From: In2dmtns
24-Dec-22
I for one will admit I am sorely lacking in the safety department. But I am gonna make a better effort, I mainly hunt out of tree saddles. Pretty much use a fixed ladder to go up and down but some stands I have to climb a few feet using screw in steps and limbs. What would be your recommendation on ascending and descending line?

From: LBshooter
24-Dec-22
Use to argue with a hunting buddy every year before,during and after hunting season about safety belts. 2012 season started out as every year, arguing about wearing a safety rig. We argued just like the previous seasons, before, during and after never happened. He was hunting and moved to grab an arrow and the stand shifted, sent him down to the ground. However before he hit the ground he snapped pine bows with the back of his head, crushed his skull and broken his neck, dead before he hit the ground. That was Friday morning at 5/6 am. Sunday night at 5pm is when he was found at the base of his tree and at 7 pm his wife and two little girls were at home and got a knock on the door. Local police telling her that her was dead do to a hunting accident. Something so very simple and easy to secure oneself in a tree and yet so many refuse to wear one, what a shame. I'm of the opinion it's ego that makes someone think they don't need to be secured to the tree, unbelievable, makes no sense.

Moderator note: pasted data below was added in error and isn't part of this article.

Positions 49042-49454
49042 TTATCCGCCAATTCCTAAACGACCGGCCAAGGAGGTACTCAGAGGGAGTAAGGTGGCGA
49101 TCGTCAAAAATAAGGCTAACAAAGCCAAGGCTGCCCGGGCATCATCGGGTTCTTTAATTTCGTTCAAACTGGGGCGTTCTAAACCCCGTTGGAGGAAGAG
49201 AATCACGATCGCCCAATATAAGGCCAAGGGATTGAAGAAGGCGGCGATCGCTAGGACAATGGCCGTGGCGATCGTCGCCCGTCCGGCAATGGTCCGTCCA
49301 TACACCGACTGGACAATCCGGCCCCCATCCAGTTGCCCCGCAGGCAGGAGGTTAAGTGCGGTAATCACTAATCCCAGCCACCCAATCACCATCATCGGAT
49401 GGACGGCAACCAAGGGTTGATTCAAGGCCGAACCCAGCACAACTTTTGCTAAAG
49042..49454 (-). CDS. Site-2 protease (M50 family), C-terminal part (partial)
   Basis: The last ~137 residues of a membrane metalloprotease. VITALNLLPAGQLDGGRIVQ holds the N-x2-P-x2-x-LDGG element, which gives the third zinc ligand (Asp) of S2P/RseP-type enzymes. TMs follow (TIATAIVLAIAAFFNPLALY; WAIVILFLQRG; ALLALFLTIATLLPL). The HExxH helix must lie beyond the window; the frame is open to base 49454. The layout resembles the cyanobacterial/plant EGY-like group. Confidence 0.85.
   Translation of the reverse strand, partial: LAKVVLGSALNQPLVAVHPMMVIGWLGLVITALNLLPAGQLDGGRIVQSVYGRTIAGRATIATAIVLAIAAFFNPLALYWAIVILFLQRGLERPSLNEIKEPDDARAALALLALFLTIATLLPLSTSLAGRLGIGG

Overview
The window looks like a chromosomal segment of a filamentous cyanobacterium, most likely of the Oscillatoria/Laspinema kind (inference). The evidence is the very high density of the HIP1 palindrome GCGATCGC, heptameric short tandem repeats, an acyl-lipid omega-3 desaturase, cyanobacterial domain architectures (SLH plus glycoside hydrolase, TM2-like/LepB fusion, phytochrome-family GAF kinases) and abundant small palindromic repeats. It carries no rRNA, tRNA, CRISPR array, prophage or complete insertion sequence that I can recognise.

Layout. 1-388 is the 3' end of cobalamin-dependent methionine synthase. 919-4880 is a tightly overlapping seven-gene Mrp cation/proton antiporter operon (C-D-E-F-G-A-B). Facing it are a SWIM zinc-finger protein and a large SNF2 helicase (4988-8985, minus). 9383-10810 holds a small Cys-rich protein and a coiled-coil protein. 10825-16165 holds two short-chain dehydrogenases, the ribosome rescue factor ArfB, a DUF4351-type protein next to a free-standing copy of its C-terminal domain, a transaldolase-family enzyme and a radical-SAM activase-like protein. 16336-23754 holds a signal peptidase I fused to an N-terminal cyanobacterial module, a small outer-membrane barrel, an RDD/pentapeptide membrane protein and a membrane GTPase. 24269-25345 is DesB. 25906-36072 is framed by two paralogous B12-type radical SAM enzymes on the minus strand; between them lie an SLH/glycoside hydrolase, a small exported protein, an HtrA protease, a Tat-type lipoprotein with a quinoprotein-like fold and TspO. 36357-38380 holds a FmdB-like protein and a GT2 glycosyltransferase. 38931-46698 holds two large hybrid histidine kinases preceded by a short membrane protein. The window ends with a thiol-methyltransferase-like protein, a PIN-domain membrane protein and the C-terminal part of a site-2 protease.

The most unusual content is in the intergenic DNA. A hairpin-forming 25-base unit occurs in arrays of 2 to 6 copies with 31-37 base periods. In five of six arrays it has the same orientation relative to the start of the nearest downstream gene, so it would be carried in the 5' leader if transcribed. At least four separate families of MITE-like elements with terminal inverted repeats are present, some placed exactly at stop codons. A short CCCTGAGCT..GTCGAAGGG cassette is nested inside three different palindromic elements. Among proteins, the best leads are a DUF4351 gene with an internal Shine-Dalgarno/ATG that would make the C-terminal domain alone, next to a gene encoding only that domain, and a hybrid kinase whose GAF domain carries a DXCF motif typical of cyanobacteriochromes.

From: spike78
24-Dec-22
One safety tip not mentioned is all the hang on stands I ever bought I made sure they had the T screw that secures the bottom to the tree and takes away the platform kicking out factor. Also if the strap breaks that T screw may just save you. Another good point is you raise the stand up put it on the t screw and allows two free hands to cinch down the strap.

From: SaddleReaper
24-Dec-22
That I'm aware of or have heard of so far, there have been 2 falling deaths in NY this year. One my aunt knew - he was probably 60s and the other made news was a guy in his 30s.